Published on August 1, 2017 in Life and love and Health Newer post   Older post

Meet handsome Dino Duperier. We adopted him almost two years ago when he was eight years old. We had been without a dog for several years after Gunny and Bacchus died. By chance, I saw his picture on a rescue web site, went to meet him at his foster Mom’s house, and he stole my heart. We weren’t really looking for a dog – our hearts were still pretty broken – but he seemed perfect for us and he was a dog who needed to be loved and valued, and the truth is we needed to be loved and valued, too.

I must confess that I have wished some terrible things on the man who abused, neglected, and abandoned him. What kind of a monster leaves a dog tied to a fence sitting in the rain and walks off, leaving him to be found – or not found – by someone to save him? If you are Dino, how do you ever get over that? Being abandoned, alone and afraid? I don’t know that you ever do. I suppose you just go on.

I convinced myself over these past couple of years that Dino was healing from his past. He lost a much needed 40 pounds. His coat shines. He smiles at everyone. He barks when he is happy or when he wants to play. And after many months with us, he started playing with toys and dancing around the room, play-growling and asking to play tug.

He may very well be the nicest dog I have ever met. Which, since I have worked with over 500 dogs during my years running Gunny’s Rainbow dog swimming pool, is really saying something! Gunny was magnificent and my forever great love. And he was always nice! He was also wilfull and opinionated, and not very “dog like”, and that made for a fairly tumultuous relationship at times, which I wouldn’t trade for the world.

Dino is just easy. All the time. And he is grateful. Grateful to finally have a forever home and to be loved every day, all day. I don’t know if he thinks about the future the way Gunny did. Dino is more of a typical dog who is always “in the moment”. And if the moment is good, then life is good.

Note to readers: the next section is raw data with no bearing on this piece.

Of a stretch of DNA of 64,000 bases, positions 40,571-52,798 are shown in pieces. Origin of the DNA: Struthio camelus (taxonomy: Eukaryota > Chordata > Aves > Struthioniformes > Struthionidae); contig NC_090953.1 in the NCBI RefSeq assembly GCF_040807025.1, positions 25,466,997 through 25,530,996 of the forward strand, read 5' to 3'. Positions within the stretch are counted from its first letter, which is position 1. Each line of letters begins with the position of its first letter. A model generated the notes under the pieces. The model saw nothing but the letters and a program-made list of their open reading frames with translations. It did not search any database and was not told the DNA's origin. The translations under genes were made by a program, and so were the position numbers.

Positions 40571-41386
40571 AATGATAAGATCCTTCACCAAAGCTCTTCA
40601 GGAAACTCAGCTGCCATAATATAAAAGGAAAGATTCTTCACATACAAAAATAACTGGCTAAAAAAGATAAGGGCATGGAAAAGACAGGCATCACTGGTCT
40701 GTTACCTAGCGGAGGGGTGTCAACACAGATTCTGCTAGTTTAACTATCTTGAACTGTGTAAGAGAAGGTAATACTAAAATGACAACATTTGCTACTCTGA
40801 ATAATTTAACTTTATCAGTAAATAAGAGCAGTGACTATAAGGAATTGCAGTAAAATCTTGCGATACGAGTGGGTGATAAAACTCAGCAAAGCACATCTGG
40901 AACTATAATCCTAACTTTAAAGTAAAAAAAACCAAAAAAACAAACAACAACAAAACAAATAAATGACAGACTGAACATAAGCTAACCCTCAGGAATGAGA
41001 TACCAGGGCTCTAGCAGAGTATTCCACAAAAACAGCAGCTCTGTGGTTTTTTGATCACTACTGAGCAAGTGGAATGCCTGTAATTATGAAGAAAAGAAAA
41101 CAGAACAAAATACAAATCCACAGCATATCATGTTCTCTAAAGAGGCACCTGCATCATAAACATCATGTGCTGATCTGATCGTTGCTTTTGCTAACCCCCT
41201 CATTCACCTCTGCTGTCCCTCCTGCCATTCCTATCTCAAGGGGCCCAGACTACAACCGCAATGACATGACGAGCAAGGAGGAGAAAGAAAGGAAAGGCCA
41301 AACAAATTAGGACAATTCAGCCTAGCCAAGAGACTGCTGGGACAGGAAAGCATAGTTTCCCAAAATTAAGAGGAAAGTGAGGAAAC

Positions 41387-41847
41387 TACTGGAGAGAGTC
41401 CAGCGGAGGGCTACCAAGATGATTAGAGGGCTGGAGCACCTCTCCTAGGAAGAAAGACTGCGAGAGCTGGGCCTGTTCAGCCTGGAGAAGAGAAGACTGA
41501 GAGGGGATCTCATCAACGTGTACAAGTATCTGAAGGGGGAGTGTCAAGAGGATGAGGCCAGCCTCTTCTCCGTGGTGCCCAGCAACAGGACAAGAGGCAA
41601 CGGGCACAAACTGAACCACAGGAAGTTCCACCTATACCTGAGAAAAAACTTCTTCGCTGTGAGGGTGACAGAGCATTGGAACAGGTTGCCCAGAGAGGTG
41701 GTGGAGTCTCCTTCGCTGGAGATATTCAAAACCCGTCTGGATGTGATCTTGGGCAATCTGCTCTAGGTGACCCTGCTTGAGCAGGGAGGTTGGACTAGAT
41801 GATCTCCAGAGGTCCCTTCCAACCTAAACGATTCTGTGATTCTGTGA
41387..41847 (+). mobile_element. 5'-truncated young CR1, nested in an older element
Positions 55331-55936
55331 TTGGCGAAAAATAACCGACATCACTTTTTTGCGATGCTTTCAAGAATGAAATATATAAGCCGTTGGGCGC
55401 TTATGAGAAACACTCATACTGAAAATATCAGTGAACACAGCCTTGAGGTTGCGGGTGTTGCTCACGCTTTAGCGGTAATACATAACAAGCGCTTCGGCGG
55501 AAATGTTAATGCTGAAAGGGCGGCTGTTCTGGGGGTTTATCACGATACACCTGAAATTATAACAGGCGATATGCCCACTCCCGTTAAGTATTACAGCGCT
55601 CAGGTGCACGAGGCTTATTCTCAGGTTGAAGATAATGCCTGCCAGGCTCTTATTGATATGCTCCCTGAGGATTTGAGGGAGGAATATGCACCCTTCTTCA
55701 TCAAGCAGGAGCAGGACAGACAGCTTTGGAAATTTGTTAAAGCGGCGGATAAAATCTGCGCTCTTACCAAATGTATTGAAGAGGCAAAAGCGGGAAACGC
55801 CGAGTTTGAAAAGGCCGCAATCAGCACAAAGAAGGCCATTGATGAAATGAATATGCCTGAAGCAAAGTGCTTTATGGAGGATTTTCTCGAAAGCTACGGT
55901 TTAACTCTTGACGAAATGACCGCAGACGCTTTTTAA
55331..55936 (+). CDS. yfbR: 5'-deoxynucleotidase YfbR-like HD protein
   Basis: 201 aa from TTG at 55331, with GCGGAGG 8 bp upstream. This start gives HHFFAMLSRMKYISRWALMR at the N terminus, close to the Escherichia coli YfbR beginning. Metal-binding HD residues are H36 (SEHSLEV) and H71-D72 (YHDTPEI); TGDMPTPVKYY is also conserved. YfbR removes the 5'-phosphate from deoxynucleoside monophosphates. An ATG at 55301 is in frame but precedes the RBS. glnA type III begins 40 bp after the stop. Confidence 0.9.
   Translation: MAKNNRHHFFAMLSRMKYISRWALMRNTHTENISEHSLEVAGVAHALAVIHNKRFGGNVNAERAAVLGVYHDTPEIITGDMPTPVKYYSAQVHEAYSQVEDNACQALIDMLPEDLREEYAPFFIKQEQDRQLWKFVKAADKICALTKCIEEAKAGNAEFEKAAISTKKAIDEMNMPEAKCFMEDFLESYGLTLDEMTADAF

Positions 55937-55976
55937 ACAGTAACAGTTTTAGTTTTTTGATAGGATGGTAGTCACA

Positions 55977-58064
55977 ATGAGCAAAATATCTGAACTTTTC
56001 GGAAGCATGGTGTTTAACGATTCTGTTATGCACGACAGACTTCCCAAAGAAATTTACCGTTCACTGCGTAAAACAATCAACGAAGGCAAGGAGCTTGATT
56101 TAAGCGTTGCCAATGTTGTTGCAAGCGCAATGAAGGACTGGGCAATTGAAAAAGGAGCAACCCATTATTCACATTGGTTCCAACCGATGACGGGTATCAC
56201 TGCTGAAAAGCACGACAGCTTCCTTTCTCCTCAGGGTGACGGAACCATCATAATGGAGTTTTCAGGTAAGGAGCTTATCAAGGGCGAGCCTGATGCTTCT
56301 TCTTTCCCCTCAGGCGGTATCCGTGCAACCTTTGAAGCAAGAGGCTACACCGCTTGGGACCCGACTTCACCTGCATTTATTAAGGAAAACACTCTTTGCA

Unfortunately, I recently have had to accept that the scars of his past are determining his future and that he is not as “well” as I had believed him to be. Since April, he has had a stroke, been very ill with Rocky Mountain Spotted Fever contracted from a tick, had thyroid cancer, and now has melanoma. It is fair to say that his immune system is broken. And there is no doubt in my mind that it is broken from living under so much stress for so long, being neglected and abused. All my wishful thinking cannot undo his past and the physical toll that it has taken on him.

So I have agonized over what to do and what not to do in terms of treatment. Where do you draw the line on medical intervention with a dog like this? He doesn’t want to spend his life going to the vet. He doesn’t want to have surgery after surgery. He just wants to be happy. I, of course, want that for him, too. I just want it for a long time. I want him to have years of being loved to outweigh the “bad years”.

But I am not sure every day of life is “equal”. Perhaps just one week of being loved and valued outweighs years of the opposite. Or, perhaps 10 years of being loved cannot make up for 1 month of being discarded and unloved. How can I know? I don’t know how to do the math.

So I am faced with what to do and how to treat this beautiful soul who is in my care. I have cried and screamed and cursed and fretted and made myself crazy. But in the end, I must choose for him – somehow trying to figure out what he would want for himself given all that has been.

He is going to have surgery tomorrow to cut out a piece of his lip where the melanoma growth is. There is a second lesion on the roof of his mouth that we will remove and send to the lab, but we all fear it is more melanoma. And that cancer does not have a happy prognosis in dogs. But I am not going to cut into his bone and put him through a huge invasive surgery on top of all that he has survived. I just can’t.

I know that so many of you have been here – having to make life or death decisions for your dog. Asking yourself and your vet what is right for THIS dog in THIS moment.

I invite you to come with us on our journey in the coming days, weeks, and hopefully months and years. I have decided to write about it because I don’t want to go on this journey alone. Because I know that many of you have experienced similar things and I want to hear from you and learn from you. And because I think that I should share what I have learned given all the medical misfortune that has befallen my dogs. May be it can help one of you one day if you face a similar situation, just as you can help me.

I hope that you will join Team Dino and follow our story as the days unfold. He deserves a team of love and support to help him. Perhaps THAT will help to make up for being left alone in the rain, helpless, wondering what was going to happen to him next. It certainly can’t hurt. Please keep a good thought for him.

Share this article